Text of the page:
Emerson Karsh-Lombardo is a student at the University of Kansas, an Administrative Assistant through the Jewish Studies Department, and Rachel Wright’s new O.R.C.H.I.D. Intern. 

Emerson’s unique role with Rachel includes a diverse range of tasks: Organization, Research, Content Creation, Helping Hand, Innovation, and Development assistance. 

Growing up in a progressive household in Denver, Colorado, any aspect of sex education was welcomed and discussed. 

“That’s pretty much how my sex education came about is, she was pretty open about it,” says Emerson referencing her mother, “I grew up in reformed Judaism, which was also pretty sex-positive. My confirmation class when I was, like, 15, we had a whole class unit about sex in the Torah and sex in Judaism.” 

Emerson explains that through this education she was never told not to have sex but instead given the tools to have safe-sex and felt that through this format her environments and view of human sexuality were very positive.

Emerson Karsh-Lombardo in a pink winter jacket and black shirt smiling with arms wide in the snow on what appears to be a mountain-side.
Photo provided by Emerson Karsh-Lombardo

During her high-school education, Emerson initially dreamed of becoming a pediatrician. 

However, after struggling in her first biology course, she began to consider teaching and, at age 18 discovered an interest in sex education. 

“I started to realize that I really enjoyed talking about sex, like, probably more than the average person, and then I read the book The Vagina Monologues,” says Emerson.  

Entering college, Emerson started out majoring in psychology when she took a research lab that focused on sex and consent, prompting her to explore a human sexuality major. 

Emerson is now a double major, studying both psychology and human sexuality with a minor in Jewish studies in the last semester of her senior year.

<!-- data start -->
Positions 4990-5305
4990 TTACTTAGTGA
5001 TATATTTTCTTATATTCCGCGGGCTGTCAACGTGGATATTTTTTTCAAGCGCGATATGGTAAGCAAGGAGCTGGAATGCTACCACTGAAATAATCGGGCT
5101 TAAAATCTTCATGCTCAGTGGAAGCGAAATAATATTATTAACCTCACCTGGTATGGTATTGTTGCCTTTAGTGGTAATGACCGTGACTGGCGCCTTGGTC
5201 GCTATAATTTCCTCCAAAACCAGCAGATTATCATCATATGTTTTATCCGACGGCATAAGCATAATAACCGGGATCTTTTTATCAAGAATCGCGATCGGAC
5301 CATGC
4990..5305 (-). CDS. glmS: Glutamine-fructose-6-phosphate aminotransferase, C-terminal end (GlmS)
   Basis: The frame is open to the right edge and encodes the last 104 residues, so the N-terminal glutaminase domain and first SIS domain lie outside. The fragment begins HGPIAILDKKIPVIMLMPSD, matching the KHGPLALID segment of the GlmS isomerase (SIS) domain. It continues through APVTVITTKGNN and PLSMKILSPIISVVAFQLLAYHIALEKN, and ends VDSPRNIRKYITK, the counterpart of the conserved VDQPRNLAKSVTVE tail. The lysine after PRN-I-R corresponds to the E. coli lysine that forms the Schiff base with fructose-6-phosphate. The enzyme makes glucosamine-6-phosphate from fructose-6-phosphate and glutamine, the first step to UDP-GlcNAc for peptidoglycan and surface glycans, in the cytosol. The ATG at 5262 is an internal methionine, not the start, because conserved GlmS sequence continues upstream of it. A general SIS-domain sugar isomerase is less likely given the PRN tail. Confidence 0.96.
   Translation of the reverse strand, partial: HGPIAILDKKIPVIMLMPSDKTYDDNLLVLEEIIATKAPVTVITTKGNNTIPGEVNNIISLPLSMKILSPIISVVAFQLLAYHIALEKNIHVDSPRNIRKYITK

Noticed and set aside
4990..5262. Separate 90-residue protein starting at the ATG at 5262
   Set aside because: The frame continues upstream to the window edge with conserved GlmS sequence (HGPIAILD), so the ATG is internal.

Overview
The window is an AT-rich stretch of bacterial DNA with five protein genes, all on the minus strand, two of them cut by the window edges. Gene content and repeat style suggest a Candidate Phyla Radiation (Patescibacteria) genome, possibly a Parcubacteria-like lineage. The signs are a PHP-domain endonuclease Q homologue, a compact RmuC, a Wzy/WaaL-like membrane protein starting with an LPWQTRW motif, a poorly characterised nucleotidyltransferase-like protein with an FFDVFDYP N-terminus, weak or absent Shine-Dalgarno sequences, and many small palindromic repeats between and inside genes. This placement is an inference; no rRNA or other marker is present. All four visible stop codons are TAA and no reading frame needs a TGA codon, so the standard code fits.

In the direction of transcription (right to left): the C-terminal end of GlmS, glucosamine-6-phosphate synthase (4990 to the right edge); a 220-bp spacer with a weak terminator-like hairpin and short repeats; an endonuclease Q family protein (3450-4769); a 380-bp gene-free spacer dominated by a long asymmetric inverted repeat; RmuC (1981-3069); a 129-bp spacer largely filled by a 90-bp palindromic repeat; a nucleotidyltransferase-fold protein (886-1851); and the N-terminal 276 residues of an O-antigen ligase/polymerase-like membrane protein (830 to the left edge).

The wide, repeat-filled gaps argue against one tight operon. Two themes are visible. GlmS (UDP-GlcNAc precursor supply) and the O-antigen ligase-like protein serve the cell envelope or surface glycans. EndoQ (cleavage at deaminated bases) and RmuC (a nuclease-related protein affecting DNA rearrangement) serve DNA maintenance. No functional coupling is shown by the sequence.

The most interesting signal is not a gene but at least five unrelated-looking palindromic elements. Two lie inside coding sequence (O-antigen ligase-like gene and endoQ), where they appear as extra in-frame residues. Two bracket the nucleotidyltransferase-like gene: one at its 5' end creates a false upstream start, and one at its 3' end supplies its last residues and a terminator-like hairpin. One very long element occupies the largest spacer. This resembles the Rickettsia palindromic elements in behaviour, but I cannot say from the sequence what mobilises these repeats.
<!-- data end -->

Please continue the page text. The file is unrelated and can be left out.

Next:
As she has moved through her studies, Emerson has done extensive research on human sexuality, eventually exploring more research related to kink. 

“I was like ‘okay this is my passion’-sex, research, and kink, and I didn’t know what path I wanted to take with it,” tells Emerson, “I realized my sophomore year after I started researching kink and after I had a negative experience with kink that I was like ‘oh there’s not a ton of research out there.'” 

She explains that she couldn’t find a lot of accessible information and when she did find informative reading about kink, the language was geared towards those already a part of the community with vocabulary that may confuse a new-comer trying to discover kink. 

“At that time, I think, is really when Instagram started to grow with the infographic world,” says Emerson, “I started realizing that kink education was inaccessible and I was like, ‘okay I wanna create a kink education Instagram.’” 

Emerson’s account, @thekinkeducator, has since gained over 5k followers in the last year and a half, an exponential growth, and accentuates her kind and calming demeanor through approachable and educational kink posts. 

Emerson Karsh-Lombardo holding up a donut with chocolate and sprinkles to peer through the center
Photo provided by Emerson Karsh-Lombardo.

It was through the creation of this account that Emerson found Rachel Wright’s Instagram while following other sex education experts and influencers.

Emerson explains that she was immediately impressed with Wright’s work after seeing a sex-toy review of a glass dildo posted on Wright’s Instagram and website

“She reviewed it in such a way that was accessible and non-judgemental and, like, I was super engaged,” tells Emerson, “I had the information about that toy and then glass dildo’s in general to take that and, like, you know feel like I could purchase my own.”

Emerson tells that through Wright’s open, vulnerable, and welcoming approach she was inspired to bring the same perspective to her sex and kink education. 

She then enthusiastically jumped at the chance to apply for Wright’s open position when she saw her post on Instagram, noting that it was a dream position for her and opened up the opportunity, as she nears graduation from her undergraduate, to learn from someone who had forged a path in an industry that has no set trail.

“When you want to become a business person you, you know, take business classes and then get an MBA and then you’re like ‘okay I’m a business person’ but that’s not how it works in the sexuality world,” explains Emerson, “There’s no set path.”

Emerson tells, that because of this, she doesn’t particularly know how to reach her dream of becoming a kink-affirming sex therapist, a sex educator, and/or a sex shop owner that has an educational aspect built within it.

However, she explains, learning from Rachel’s experience can help give her the knowledge she needs to be able to find her way to achieving her goals; Something Emerson is certain to do because of her unfailing drive, work-ethic, and passion for helping others safely learn about sex and kink.